YES.....your marriage is worth saving!
Though all marriages can't be saved, divorce does not typically solve personal or relational dysfunctions. For couples with children, it is important to understand that research validates the fact that most children do not want their parents to divorce, in spite of their parents' arguments and basic problems.
Dr. John Gottman provides interesting research findings that suggest why it is important to save your marriage. He states, "The chance of a first marriage ending in divorce over a 40-year period is 67 percent. Half of all divorces will occur in the first seven years. The divorce rate for second marriages is as much as 10 percent higher than for first-timers."
He goes on to explain:
Numerous research projects show that happily married couples have a far lower rate for physical problems such as high blood pressure, heart disease, anxiety, depression, psychosis, addictions, etc. and live four years longer than people who end their marriages. The chance of getting divorced remains so high that it makes sense for all married couples to put extra effort into their marriages to keep them strong.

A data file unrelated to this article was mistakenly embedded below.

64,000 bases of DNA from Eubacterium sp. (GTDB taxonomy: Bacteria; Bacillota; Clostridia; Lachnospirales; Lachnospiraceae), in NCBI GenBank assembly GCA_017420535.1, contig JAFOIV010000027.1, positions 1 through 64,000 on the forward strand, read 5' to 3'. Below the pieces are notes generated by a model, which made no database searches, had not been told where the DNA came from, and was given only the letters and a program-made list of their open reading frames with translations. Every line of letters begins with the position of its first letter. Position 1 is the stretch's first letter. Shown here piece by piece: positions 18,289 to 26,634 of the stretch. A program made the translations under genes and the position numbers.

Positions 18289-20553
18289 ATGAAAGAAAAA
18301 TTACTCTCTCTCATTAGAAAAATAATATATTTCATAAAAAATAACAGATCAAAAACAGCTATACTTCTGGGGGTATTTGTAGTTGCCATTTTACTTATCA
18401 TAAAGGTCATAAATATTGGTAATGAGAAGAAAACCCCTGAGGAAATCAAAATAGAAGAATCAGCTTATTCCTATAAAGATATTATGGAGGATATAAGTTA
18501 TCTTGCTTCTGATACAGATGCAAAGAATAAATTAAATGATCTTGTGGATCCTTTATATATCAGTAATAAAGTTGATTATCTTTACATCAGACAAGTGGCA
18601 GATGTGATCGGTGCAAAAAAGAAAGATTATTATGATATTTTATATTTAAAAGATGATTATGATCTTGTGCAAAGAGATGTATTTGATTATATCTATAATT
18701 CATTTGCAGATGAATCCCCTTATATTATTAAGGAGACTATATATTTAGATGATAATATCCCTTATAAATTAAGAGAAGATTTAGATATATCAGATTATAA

According to a national study (the National Fatherhood Initiative Marriage Survey), more than three-fifths of divorced Americans say they wish they or their spouses had worked harder to save their marriages.
Findings from a study of unhappy marriages conducted by the Institute for American Values showed that there was no evidence that unhappily married adults who divorced were typically any happier than unhappily married people who stayed married.
Even more dramatically, the researchers also found that two-thirds of unhappily married spouses who stayed together reported that their marriages were happy five years later.